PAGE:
SEC Says Responding To Green Box NA Green Bay LLC “Has Turned Into A Game Of Whack-A-Mole” And That GBNAGB’s “Real Motivation Is To…Restrict The Lawful Police & Regulatory Actions Of The SEC, Not To Engage In A Legitimate Business”; Meanwhile, Creditors Continue To Cast Doubts On Claims By GBNAGB’s Debtor-In-Possession, Stephen A. Smith’s GlenArbor Capital / GlenArbor Partners / Glen Arbor LLC (IL)


The Securities and Exchange Commission (“SEC”) objects to the Second Amended Chapter 11 Plan (“Plan”) and Disclosure Statement (“Disclosure Statement”) filed by Green Box NA Green Bay, LLC …because the Plan impermissibly seeks to release non-debtor third parties and discharge the Debtor. [Footnote: At this time, the SEC’s objection is limited only to protecting its rights to enforce the federal securities laws and safeguard investors and the markets. That the SEC has not objected to adequacy of disclosure should not be construed as a representation as to the validity of the characterizations or factual statements made by Debtor in the Second Amended Disclosure Statement.] …

Responding to the sweeping injunction proposed by the Debtor has turned into a game of Whack-A-Mole. As soon as the Court ordered the removal of one non-debtor (RTS), the Debtor sought to release another (NewCo). At the last disclosure hearing, the SEC objected that the Debtor’s proposed plan purported to discharge the Debtor in contravention of Section 1141(d)(3)(A) and enjoin actions against non-debtors that would impermissibly restrict the SEC from pursuing actions for violations of the federal securities laws. This Court ordered that the Debtor remove non-debtor parties from the injunction. Yet, the Debtor has once again included a provision that would permanently enjoin actions against a non-debtor third party (NewCo) in contravention of Section 524(e) of the Bankruptcy Code and the controlling law of the Seventh Circuit. The Court should reject Debtor’s proposal to include NewCo in the injunction for the same reason it ordered RTS removed. Further, the injunction acts as a discharge of the Debtor in contravention of Section 1141(d)(3), and is therefore improper.


The Plan includes a broad injunction that operates as a release of non-debtor liabilities. While the Debtor removed Environmental Advanced Reclamation Technology HQ, LLC (“EARTH,” a/k/a Reclamation Technology Systems, LLC (“RTS”)) from the injunction in Article VII of the Plan upon this Court’s order, it added NewCo in its place. NewCo will acquire assets of the Debtor as part of a supposed future waste reclamation and recycling business. Plan, Art. 1.17. In exchange, the Debtor will receive 30% of NewCo’s equity. Disclosure Statement, p. 43. Stephen Smith, the managing member of the Debtor [GlenArbor Partners, Inc.], testified at the previous disclosure hearing that NewCo was a new and separate entity from the Debtor. NewCo has not filed its own petition under Chapter 11 and therefore is a non-debtor. Thus, the broad injunctive provision in the Plan is tantamount to a third party release in favor of the non-debtor, NewCo. It is impermissible to restrict governmental actions through injunctive or release provisions in a Chapter 11 plan. The Debtor admitted that it intends to shield NewCo from legitimate actions by the SEC. [Footnote: The Debtor states that, “Specifically, the Securities and Exchange Commission has been investigating the activities of {Ron Van Den Heuvel} and current management has proposed this Plan in order to provide an entity on an ongoing basis that is not liable for any of the debts or offenses of {Ron Van Den Heuvel} or his entities.” Disclosure Statement, p. 26. Thus, the Debtor intends that NewCo benefit from the Debtor’s bankruptcy by estopping the SEC from pursuing appropriate actions for violations of the federal securities laws.] Despite Seventh Circuit precedent, the Debtor once again seeks approval of Plan provisions that permanently enjoin and release claims of creditors against non-debtor third parties. This Court has already ordered that the Debtor remove non-debtor parties from release and injunctions in the Plan. On its face, the injunction is contrary to controlling law and constitutes an impermissible violation of Section 524(e) that renders the Plan unconfirmable.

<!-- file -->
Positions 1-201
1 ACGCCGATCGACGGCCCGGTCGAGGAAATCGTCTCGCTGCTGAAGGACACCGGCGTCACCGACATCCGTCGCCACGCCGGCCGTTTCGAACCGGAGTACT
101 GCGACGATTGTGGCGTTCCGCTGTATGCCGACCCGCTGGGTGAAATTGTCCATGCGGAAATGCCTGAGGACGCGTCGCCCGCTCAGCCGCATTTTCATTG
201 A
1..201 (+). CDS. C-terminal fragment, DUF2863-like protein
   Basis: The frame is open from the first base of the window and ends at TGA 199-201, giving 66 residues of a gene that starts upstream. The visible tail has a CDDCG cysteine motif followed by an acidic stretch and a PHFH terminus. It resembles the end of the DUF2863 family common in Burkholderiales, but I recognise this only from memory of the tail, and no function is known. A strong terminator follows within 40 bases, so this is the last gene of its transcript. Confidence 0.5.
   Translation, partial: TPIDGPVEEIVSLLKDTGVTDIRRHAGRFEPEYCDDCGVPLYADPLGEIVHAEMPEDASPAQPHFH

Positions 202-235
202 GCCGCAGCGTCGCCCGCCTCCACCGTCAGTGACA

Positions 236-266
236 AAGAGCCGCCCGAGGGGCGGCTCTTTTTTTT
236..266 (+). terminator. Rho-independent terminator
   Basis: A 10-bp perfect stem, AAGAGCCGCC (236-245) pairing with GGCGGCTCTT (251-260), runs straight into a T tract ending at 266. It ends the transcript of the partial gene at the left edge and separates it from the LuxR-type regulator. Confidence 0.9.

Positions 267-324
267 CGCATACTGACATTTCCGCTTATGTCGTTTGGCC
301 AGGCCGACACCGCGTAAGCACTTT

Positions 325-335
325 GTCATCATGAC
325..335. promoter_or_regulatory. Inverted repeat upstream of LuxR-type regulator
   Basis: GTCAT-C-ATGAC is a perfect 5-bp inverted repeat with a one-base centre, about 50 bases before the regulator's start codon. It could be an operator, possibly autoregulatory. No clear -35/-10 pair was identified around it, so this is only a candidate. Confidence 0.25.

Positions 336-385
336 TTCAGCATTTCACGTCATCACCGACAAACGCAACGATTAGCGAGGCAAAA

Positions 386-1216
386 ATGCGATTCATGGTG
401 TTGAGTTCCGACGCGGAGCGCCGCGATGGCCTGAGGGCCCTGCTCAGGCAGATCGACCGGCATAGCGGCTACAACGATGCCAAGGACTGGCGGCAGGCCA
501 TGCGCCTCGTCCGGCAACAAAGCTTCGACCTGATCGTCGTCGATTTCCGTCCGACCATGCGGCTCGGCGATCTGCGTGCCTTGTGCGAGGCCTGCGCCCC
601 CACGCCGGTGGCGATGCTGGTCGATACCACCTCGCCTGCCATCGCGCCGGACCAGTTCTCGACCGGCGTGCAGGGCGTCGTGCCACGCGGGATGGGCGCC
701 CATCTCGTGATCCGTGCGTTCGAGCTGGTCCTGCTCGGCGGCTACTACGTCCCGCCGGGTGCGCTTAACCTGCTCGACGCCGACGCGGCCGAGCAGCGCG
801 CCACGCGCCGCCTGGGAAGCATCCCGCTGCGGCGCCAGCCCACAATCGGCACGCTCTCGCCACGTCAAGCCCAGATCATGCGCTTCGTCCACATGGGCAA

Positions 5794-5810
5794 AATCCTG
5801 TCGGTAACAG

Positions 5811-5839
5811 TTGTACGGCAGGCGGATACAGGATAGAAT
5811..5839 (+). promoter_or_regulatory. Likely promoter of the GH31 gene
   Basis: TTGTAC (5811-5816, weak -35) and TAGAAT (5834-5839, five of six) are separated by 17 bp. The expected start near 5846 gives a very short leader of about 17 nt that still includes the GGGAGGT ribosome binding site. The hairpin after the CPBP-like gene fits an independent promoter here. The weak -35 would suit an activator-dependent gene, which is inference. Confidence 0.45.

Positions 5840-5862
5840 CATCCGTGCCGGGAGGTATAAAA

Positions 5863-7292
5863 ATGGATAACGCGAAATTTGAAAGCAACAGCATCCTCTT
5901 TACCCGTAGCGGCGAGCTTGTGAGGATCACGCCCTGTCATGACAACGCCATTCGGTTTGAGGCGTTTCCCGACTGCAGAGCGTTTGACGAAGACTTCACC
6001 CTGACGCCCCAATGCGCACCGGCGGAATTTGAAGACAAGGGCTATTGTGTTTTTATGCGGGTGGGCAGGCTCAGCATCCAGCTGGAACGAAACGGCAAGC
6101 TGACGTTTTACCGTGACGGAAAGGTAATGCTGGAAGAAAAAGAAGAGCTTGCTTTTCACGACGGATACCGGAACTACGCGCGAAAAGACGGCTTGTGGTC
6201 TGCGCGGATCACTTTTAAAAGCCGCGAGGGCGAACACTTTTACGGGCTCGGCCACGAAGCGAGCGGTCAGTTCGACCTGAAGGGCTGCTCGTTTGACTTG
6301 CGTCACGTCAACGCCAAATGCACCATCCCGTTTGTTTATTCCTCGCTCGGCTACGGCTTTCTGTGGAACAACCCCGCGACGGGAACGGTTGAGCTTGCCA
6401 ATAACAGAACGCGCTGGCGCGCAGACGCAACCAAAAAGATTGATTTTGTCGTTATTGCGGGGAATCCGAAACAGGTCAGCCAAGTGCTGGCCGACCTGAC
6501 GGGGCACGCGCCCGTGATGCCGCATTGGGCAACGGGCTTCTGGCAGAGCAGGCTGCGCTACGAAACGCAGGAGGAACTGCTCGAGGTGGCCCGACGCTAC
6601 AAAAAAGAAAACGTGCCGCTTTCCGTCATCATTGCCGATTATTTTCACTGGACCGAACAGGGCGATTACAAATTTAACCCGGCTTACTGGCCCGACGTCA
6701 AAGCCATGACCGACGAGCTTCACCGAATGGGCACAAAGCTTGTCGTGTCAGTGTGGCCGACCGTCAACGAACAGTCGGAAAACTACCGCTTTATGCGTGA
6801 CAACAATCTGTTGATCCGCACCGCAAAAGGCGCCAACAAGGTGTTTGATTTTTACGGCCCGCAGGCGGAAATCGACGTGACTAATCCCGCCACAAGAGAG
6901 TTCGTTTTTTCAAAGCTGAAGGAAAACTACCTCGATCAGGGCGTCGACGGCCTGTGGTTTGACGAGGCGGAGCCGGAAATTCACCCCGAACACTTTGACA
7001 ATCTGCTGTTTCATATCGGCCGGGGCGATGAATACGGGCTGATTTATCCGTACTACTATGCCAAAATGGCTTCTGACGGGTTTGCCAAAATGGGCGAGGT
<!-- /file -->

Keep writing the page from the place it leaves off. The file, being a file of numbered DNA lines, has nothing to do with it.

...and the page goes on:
Further, the Plan injunction discharges the Debtor in contravention of Section 1141 of the Bankruptcy Code. Section 1141 provides that a corporate debtor cannot obtain a discharge if it has liquidated all or substantially all of its assets and does not engage in business after confirmation. The Debtor should not be permitted to end-run the Bankruptcy Code to secure a discharge through an injunction.

The Debtor is currently not operating a business. Under the Plan, substantially all of the assets of the Debtor will be transferred to NewCo. In a newly added provision to the Plan, the Debtor states that it will retain the Kool Units and undertake to develop and sell the units. This new business plan represents a complete reversal of the Debtor’s prior position that it would sell the Kool units on the open market or surrender them to Cliffton Equities, Inc. (“Cliffton”). [First Amended Disclosure Statement, Dkt. 116, p. 34]. It appears that this newfound interest in developing the Kool units is intended to thwart the SEC’s objection to the Debtor’s discharge by fabricating an ongoing business. The Debtor wholly fails to set forth a workable plan for this self-styled business. Indeed, the Plan provides that Cliffton may elect to take back any piece of its collateral, including the Kool Units. Given that the revenue necessary to make distributions contemplated under the Plan to pay Cliffton the value of the Kool Units is highly speculative, it is likely that Cliffton will demand the return of the Kool Units. Cliffton has already moved for relief from the stay to exercise all of its rights and remedies with respect to the Cliffton collateral. [Motion for Relief from Stay, Dkt. 129]. Cliffton recognizes that it is highly unlikely that a plan can be confirmed that would compensate Cliffton for its collateral. Id. at p. 11. Thus, the Debtor’s supposed “ongoing business” is unconvincing.